[0023] In another embodiment shown in Fig. 2B, fluid enters the fluid port 46a of valve 40a and exits fluid port 46b and fills cavity 18a of eyecup 12a. As the fluid fills the cavity 18a, air in cavity 18a is pushed out, i.e., vented, through port 30b, through fluid port 50b, through a connecting tube 52 coupled to and in fluid communication with fluid port 50b of valve 40b and fluid port 50b of valve 42b, and ultimately out of fluid port 46a of fluid valve 42a. In that configuration, fluid port 46a of fluid valve 42a serves as an air vent. As cavity 18a becomes full of fluid, the fluid begins to flow through the connecting tube 52 and into cavity 18b of eyecup 12b. When both cavities 18a, 18b are filled with fluid, the fluid valve 40a is closed so that no more fluid may enter the cavities 18a, 18b. A small amount of fluid may be aspirated from the cavities 18b to provide a negative pressure in the cavities 18a, 18b, causing the eyecups 12a, 12b to suction to the area surrounding the subject’s eyes 22a, 22b. When the eyecups are held in place by the strap 16, it may not be necessary to aspirate the fluid to create the negative pressure in the cavities 18a, 18b. In one embodiment, the moisture sensor 56 may be operatively coupled to fluid port 46a and further operatively coupled to the controller 84. As eyecup 12b begins to fill up with fluid and fluid flows out of the fluid port 46a, the moisture sensor would sense the fluid and the controller 84 would shut off the pump 90 so no additional fluid will flow into eyecup 12a.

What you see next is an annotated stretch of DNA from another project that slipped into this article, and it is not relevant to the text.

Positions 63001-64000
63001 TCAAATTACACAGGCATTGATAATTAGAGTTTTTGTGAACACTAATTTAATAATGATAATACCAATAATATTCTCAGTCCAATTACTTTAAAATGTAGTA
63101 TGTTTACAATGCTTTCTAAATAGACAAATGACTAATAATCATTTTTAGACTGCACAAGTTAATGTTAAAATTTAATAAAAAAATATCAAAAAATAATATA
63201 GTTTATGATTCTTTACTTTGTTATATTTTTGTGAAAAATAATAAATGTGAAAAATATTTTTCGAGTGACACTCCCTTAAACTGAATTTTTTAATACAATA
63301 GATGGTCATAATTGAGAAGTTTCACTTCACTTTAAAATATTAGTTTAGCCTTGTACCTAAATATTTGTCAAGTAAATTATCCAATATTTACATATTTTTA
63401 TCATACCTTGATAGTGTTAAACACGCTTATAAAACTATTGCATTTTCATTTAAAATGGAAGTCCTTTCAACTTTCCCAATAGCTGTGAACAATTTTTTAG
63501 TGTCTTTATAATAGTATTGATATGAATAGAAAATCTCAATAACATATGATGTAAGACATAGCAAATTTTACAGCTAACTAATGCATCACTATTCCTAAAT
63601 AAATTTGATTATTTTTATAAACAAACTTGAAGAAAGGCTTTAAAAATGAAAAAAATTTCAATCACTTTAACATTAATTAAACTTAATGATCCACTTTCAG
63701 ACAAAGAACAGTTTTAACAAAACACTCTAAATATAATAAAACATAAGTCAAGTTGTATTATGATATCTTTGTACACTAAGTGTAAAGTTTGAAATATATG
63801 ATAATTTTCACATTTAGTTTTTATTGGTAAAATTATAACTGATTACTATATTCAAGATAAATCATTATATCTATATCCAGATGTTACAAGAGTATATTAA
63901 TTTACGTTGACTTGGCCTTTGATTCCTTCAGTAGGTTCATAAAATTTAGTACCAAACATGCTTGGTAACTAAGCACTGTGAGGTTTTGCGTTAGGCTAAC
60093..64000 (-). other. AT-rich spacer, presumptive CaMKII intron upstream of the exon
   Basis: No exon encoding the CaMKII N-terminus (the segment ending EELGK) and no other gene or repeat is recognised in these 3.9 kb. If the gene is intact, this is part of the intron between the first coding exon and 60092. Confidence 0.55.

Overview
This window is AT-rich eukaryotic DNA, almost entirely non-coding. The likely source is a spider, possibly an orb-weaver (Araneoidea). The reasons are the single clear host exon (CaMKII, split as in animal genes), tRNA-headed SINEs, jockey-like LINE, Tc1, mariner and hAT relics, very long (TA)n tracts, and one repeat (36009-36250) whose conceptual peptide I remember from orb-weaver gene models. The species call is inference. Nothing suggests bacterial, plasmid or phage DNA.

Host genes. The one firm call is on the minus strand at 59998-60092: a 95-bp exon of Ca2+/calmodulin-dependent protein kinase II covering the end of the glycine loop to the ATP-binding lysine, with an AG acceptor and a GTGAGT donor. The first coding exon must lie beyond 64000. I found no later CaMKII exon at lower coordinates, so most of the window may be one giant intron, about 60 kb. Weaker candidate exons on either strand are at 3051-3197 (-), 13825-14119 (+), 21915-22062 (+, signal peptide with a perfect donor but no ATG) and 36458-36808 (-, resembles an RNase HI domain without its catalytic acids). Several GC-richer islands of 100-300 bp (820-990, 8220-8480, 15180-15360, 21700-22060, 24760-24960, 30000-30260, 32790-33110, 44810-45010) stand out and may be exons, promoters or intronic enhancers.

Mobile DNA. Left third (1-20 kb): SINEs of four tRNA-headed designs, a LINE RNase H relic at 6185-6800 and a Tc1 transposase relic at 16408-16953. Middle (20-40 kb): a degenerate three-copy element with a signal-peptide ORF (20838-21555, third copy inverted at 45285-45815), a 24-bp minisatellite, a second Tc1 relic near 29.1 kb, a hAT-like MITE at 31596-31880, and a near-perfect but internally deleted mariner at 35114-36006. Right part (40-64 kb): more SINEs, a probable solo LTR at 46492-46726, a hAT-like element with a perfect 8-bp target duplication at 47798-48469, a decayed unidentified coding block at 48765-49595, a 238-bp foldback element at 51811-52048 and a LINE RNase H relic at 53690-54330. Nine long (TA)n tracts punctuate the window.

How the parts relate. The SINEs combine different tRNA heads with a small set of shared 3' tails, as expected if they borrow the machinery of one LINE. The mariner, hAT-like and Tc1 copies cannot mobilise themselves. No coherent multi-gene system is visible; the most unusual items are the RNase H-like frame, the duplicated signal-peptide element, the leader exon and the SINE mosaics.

[0024] In one embodiment, each eyecup 12a, 12b includes an ultrasonic generator 60 (also known as an ultrasonic transducer) coupled to the front panels 34a, 34b such that when activated, ultrasonic energy is applied to and carried by the fluid in the cavities 18a, 18b of eyecups 12a, 12b. The ultrasonic energy carried by the fluid is then applied to the tissue generally associated with eyes 22a, 22b and debris on the tissue to disrupt the debris so that the debris may be removed from the tissue. The ultrasonic generator 60 may pass through the front panels 34a, 34b of the eyecups 12a, 12b so as to be in direct contact with the fluid, but not be in direct contact with the tissue. In an embodiment, the ultrasonic generator 60 may be waterproof or water resistant. An exemplary ultrasonic generator 60 is a piezo electric crystal. In an embodiment, the ultrasonic generator 60 may produce ultrasonic frequencies in the fluid at a frequency and for a duration sufficient to disrupt and remove the debris from the tissue. In an embodiment, the ultrasonic frequency may range between 20 kHz to 10 MHz. In an embodiment, the ultrasonic energy may be applied for a duration from a 10 seconds to 20 minutes or from 5 minutes to 20 minutes or from 10 minutes to 20 minutes, or from 5 minutes to 15 minutes, or from 10 minutes to 15 minutes, or from 5 minutes to 30 minutes, or from 10 minutes to 30 minutes, or from 15 minutes to 30 minutes.